There are now more golden lion tamarins bounding between branches in the Brazilian rainforest than at any time since efforts to save the species started in the 1970s, a new survey reveals.
Once on the brink of extinction, with only about 200 animals in the wild, the population has rebounded to around 4,800, according to a study released Tuesday by the Brazilian science and conservation nonprofit Golden Lion Tamarin Association.
“We are celebrating, but always keeping one eye on other threats, because life’s not easy,” said the nonprofit’s president, Luís Paulo Ferraz.
Golden lion tamarins are small monkeys with long tails and copper-colored fur that live in family groups led by a mated pair. Usually, they give birth annually to twins, which all family members help to raise by bringing them food and carrying them on their backs.
The monkeys, which live only in Brazil’s Atlantic Forest, are still considered endangered.
The population survey was conducted over roughly a year. Researchers went to specific locations and checked whether monkeys responded to recordings of the tamarins’ long call, which basically means “I’m here. Are you there?” said James Dietz, a biologist and vice president of the U.S.-based nonprofit Save the Golden Lion Tamarin.
The new population figures are notable because the species had experienced a sharp decline from a yellow fever outbreak. In 2019, there were 2,500 monkeys, down from 3,700 in a 2014 survey.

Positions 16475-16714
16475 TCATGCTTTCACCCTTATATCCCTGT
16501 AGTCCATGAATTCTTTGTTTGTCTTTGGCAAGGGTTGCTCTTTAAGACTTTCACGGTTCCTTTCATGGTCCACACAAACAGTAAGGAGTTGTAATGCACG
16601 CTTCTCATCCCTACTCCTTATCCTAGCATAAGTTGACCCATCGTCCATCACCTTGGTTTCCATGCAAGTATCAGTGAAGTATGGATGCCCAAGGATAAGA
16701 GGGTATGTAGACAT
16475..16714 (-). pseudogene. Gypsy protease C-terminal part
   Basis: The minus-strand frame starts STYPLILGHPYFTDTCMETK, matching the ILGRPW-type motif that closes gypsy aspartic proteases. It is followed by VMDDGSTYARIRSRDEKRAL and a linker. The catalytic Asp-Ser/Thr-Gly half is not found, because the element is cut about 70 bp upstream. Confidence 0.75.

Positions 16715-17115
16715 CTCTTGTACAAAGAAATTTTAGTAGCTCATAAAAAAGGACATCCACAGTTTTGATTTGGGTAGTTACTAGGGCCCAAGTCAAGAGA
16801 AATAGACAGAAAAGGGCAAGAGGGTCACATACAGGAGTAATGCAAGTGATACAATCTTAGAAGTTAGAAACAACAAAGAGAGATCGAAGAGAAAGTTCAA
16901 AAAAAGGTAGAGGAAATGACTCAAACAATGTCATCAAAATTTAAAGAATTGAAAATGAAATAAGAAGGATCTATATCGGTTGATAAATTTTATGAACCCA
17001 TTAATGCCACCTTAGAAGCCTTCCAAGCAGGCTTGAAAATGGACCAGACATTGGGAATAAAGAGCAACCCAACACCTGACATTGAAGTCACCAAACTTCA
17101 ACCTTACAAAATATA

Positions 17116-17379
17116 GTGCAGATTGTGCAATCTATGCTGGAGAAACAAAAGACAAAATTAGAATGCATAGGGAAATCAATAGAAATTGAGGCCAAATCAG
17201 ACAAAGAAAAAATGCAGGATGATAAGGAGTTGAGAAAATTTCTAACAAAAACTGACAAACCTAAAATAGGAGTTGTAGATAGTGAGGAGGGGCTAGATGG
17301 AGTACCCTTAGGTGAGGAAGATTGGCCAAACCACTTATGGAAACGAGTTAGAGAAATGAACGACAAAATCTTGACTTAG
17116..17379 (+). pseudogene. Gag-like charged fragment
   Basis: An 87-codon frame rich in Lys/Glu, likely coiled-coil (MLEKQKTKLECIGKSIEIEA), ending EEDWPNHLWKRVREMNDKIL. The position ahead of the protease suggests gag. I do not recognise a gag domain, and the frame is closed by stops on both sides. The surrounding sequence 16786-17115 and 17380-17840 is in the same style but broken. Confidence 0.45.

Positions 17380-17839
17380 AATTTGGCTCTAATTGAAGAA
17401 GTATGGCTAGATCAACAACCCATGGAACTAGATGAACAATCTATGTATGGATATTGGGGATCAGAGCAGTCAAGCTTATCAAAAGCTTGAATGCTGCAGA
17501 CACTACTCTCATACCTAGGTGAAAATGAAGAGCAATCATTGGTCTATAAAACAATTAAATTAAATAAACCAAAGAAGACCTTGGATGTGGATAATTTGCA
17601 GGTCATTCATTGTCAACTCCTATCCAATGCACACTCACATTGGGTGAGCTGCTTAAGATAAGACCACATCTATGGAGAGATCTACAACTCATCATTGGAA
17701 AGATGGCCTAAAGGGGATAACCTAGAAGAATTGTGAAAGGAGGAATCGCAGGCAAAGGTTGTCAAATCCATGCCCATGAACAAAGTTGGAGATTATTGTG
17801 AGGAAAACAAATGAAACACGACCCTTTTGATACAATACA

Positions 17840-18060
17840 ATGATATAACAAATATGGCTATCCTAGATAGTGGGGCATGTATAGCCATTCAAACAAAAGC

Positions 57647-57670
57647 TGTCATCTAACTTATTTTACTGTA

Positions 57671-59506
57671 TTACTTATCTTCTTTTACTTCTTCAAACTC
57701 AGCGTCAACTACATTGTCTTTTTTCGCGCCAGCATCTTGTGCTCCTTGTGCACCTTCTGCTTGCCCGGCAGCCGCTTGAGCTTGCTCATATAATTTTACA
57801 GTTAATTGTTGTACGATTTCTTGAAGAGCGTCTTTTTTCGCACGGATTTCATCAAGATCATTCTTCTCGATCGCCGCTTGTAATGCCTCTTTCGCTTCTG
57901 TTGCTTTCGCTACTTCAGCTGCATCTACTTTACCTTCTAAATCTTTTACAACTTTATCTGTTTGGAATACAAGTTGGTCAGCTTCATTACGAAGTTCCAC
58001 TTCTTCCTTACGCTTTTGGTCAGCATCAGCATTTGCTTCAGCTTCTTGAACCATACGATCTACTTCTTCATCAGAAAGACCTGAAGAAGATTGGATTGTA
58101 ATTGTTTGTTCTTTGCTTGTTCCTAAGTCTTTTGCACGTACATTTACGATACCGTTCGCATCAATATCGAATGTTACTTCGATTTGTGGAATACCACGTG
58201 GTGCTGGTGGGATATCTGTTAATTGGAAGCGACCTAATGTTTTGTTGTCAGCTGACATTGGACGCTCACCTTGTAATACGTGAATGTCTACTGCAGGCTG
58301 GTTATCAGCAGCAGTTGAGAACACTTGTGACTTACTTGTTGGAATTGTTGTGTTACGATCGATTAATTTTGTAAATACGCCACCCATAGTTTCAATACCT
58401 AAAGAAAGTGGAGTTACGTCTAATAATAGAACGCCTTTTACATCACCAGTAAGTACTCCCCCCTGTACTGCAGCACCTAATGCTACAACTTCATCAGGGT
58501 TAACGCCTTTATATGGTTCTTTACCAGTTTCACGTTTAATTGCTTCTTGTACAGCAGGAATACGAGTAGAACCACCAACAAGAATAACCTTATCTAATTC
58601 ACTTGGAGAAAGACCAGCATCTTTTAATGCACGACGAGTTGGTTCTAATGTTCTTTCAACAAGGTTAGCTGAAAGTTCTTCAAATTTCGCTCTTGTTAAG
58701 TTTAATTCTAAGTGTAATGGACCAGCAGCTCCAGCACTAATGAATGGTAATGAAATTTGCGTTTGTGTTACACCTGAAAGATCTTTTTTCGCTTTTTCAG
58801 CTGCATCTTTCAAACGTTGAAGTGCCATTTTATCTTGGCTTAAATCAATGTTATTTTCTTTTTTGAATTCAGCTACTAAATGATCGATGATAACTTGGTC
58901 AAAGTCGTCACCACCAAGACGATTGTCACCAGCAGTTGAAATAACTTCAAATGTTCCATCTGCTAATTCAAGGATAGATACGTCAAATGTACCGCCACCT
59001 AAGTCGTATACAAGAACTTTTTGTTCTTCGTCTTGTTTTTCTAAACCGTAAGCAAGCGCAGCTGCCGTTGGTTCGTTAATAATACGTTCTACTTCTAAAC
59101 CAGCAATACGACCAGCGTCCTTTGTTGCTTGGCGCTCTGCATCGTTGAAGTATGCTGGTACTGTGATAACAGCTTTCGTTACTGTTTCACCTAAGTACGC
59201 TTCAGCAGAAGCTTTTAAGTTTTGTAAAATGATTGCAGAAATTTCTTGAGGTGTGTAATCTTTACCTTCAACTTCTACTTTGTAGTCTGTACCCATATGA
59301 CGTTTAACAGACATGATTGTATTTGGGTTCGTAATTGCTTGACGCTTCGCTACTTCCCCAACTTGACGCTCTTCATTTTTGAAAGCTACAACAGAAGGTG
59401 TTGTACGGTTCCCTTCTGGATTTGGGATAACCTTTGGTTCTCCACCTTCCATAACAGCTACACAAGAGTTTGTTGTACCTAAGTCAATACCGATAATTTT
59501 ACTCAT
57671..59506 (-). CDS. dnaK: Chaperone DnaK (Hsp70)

Scientists intervened by vaccinating more than 370 monkeys against yellow fever, using shots adapted from a formula for humans — a fairly novel approach for conservation.
Scientists “cannot pinpoint a single exact cause for the recovery,” but believe several factors may be at play, said Carlos R. Ruiz-Miranda, a State University of Northern Rio de Janeiro biologist who advised on the population study.
Firstly, the yellow fever outbreak has subsided, perhaps due to a combination of the virus’ natural cycle and the vaccination campaign.
The animals may also be benefiting from an increase in forest habitat, said Dietz, who is also a research associate at the Smithsonian Institution’s Conservation Biology Institute. Between 2014 and 2022, the amount of connected forest habitat increased 16%, mostly through forests regrown on converted cattle pasture, he said.
Currently about three dozen farmers and ranchers in the Atlantic Forest region participate in such reforestation programs.
“It makes me so happy to see the tamarins playing free on my farm. They don’t only live in protected areas,” said Ayrton Violento, a farmer and entrepreneur in the small city of Silva Jardim. His family’s Fazenda dos Cordeiros has planted native fruit trees and also manages a tree nursery for native Atlantic Forest seedlings to plant on other farms.
“Recently, every year I see more tamarin families, more frequently,” he said.
Ferraz, of the nonprofit Golden Lion Tamarin Association, said that despite the good news, he was still concerned about a renewed risk of trafficking for the illegal pet trade. The problem was rampant in the 1960s, but had almost disappeared in recent decades due to enforcement.
In July, the anti-poaching nonprofit Freeland Brazil reported that Suriname’s forest service had seized seven golden lion tamarins and 29 endangered Lear’s macaws believed to have been trafficked from Brazil for sale in Europe.
“We have seen the resilience of the species, but also know they are still vulnerable,” said Ferraz.